Thursday May 24, 2018
Since the Jaycee Park Dog Park opened last year, there has been consistent turmoil between councilors and residents around issues with its location. Excessive noise has been the chief complaint among those who wanted the dog park closed, while dog owners who enjoyed the park, touted the benefits of its location in the Chamberlin neighborhood which has been without a dog park since the Kirby Road location closed.
In response to a neighbor’s complaints about incessant noise from barking dogs, the council voted to close the dog park at Jaycee in November, just a few months after it had opened. Dog owners who wanted the park reopened joined forces and petitioned the council to reverse their decision. The topic was addressed over the course of several council meetings, and a dog park task force was created by the city to determine best practices and policies around creating future dog park facilities.
At their first meeting in May, city council voted to re-open Jaycee Dog Park temporarily, effective June 15, after hearing the dog park task force’s recommendations. This decision passed 3:2 with Emery and Barritt voting “nay.”
However, at the May 21 council meeting, after receiving a petition with the signatures of 32 residents who wanted the dog park to remain closed, followed by a detailed presentation from the dog park task force with recommendations for the park’s reopening, and a new proposal by counselor David Kaufman on alternate dog park locations at Veterans Memorial Park, it was decided, in fact, that Jaycee Dog Park will not re-open as planned. The vote was 4:1 with Chittenden voting “nay.”
Betty Milizia and Barbara Sirvis, who serve on the dog park task force, presented the council with their revised recommendations. Some of the recommendations came from a community forum held to find solutions to the divisive issue. They found that there is a desire for a dog park in the Chamberlin neighborhood, and acknowledged that the needs of both dogs and families need to be balanced. Among their recommendations were to make Jaycee Park an “on-leash” park, which would require an ordinance change, and instituting firm hours of operation such as Monday, Wednesday, and Friday 7 a.m. to dusk or 8 p.m. and Saturdays 8 a.m.-dusk or 8 p.m. They also proposed establishing a Friends of Jaycee community dog park group responsible for opening and closing the park as well as a sign with “rules” instead of “suggestions.” The rules would include no children under 12 in the dog park, requiring dogs to be licensed, limiting the number of dogs to 4 in the small dogs area, and 8 in the large dog section, standing 5’ back from the gate when a another dog is entering or exiting, cleaning up after one’s dog, and the prohibition of nuisance barking. Their evaluation trial period was proposed to run from June-August 15 with multiple online and hard copy survey options available for people to provide feedback.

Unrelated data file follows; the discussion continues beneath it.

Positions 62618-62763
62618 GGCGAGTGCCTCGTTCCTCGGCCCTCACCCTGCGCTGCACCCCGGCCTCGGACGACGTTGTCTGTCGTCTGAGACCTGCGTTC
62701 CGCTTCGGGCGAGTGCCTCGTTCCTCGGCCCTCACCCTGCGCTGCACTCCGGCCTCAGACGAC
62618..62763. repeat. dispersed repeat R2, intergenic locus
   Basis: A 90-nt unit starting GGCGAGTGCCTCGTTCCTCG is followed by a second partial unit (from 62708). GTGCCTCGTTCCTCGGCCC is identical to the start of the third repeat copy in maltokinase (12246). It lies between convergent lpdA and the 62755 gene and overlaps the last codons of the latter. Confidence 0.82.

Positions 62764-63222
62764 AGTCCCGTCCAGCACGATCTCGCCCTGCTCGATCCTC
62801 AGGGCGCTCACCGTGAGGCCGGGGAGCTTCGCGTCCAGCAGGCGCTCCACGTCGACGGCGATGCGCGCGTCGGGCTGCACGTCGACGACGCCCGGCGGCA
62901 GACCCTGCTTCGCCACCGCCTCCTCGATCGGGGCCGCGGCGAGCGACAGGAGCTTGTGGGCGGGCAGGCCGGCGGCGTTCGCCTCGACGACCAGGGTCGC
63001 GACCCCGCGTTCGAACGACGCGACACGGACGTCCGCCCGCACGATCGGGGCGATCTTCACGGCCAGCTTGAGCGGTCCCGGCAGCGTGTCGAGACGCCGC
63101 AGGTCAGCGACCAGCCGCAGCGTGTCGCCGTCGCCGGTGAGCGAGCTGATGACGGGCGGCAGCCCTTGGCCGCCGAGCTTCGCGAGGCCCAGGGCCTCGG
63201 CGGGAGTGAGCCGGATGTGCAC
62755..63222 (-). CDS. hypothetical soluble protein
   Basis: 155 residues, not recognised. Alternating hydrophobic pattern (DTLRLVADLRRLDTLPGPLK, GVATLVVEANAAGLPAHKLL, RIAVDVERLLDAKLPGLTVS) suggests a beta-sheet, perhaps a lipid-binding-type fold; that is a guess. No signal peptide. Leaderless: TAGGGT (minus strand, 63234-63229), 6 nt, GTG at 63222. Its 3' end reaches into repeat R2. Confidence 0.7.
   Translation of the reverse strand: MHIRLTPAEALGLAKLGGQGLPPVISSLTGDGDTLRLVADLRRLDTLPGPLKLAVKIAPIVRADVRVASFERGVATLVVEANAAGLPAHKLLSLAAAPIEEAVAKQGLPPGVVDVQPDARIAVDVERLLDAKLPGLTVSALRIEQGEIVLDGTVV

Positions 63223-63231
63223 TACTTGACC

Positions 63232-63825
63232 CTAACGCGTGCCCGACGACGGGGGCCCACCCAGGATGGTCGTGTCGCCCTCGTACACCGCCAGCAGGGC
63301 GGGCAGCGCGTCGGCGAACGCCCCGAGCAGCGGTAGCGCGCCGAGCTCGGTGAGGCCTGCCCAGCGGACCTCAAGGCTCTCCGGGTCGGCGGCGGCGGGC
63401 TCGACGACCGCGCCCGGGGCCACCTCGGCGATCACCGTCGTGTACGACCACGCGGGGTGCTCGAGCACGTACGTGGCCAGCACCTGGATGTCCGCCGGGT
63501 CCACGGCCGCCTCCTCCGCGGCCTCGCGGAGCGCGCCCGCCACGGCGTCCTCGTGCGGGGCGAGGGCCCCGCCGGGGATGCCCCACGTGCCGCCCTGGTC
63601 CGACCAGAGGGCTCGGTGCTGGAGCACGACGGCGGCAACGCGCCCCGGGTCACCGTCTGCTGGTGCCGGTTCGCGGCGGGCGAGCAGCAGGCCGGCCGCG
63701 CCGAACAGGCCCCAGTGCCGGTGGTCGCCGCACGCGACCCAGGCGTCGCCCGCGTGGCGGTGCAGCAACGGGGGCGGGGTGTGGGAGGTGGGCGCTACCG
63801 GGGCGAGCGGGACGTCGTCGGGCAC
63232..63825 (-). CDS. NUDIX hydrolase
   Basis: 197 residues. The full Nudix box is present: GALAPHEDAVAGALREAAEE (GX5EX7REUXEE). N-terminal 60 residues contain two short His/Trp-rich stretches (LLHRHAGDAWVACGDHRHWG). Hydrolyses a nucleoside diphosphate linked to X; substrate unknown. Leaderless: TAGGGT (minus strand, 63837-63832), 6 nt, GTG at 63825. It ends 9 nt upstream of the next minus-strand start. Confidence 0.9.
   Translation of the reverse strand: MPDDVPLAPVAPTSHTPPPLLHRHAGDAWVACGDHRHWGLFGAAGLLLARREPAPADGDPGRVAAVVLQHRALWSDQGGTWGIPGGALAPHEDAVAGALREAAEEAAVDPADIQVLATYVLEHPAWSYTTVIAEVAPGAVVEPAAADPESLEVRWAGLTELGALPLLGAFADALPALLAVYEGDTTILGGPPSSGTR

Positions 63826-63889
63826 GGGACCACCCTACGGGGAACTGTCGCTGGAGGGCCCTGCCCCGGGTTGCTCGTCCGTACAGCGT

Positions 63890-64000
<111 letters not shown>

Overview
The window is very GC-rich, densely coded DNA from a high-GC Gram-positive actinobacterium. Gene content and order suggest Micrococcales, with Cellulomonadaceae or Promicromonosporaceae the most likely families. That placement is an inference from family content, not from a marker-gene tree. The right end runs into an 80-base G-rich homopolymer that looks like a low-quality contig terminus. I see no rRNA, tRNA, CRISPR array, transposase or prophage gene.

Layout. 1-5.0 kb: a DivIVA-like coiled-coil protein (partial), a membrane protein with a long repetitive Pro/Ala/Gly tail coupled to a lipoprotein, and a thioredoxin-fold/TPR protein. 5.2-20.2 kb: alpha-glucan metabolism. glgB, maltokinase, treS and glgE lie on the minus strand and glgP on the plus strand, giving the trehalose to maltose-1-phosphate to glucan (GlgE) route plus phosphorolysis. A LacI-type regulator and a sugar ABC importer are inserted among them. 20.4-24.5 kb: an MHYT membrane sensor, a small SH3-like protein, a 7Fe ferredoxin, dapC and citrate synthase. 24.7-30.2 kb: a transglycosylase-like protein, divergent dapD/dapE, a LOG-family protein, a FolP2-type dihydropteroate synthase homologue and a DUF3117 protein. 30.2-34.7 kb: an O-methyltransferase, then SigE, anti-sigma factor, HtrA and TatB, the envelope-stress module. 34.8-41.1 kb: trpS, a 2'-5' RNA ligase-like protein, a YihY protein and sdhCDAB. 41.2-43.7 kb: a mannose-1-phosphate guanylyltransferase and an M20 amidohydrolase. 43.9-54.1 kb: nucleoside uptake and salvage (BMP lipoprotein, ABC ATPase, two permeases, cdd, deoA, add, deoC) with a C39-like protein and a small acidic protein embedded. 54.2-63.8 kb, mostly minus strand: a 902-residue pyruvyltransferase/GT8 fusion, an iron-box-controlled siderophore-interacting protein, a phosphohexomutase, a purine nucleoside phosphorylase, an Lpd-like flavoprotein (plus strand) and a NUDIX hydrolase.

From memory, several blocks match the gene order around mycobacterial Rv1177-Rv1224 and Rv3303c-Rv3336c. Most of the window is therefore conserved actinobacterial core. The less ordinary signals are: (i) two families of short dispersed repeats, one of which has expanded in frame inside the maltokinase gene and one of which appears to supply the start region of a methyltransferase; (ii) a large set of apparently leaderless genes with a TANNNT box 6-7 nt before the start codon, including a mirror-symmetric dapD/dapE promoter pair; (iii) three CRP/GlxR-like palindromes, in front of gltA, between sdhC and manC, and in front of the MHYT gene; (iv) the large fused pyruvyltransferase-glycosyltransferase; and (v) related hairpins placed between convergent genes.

After hearing the recommendations, Councilor David Kaufman presented a proposal that would leave Jaycee Dog Park closed and instead, move the location to one of two areas at Veterans Memorial Park. He identified one possible location at the entrance to the park adjacent to the ball field, along with another potential site at the back of the park, beyond the rinks, near the solar panels. Kaufman also proposed a number of ideas to finance the dog parks in order to decrease the financial burden to the city. These included requiring residents to pay a yearly fee to use the dog parks and doubling that fee for non-residents. In addition, he asked City Manager Kevin Dorn to talk to UVM about their land on Patchen Road, previously used by the city for a dog park, as a potential temporary site. Most counselors seemed amenable to this idea with Chittenden opposed to keeping the Jaycee dog Park closed, but he was interested in exploring the idea of UVM’s property plans. Dorn will look into Middlebury Fencing’s schedule to determine the cost and time frame for relocating the fencing from Jaycee to Veterans Memorial Park. Potential legal issues will also be explored in terms of having a ball field within a certain distance of a dog park.
After a vote was taken and passed 4-1, the council provided clarification on the official structure and charge for the new Dog Park sub-committee. It was decided that the current committee would continue their work to help select a preferred dog park site at Veterans Memorial Park. Then, at the first council meeting in June, a more formal dog park task force will be created and positions advertised along with other city committees. Emery will present a resolution at the next council meeting to provide an outline of the committee charge and its proposed duration.
SOURCE: Corey Burdick, Correspondent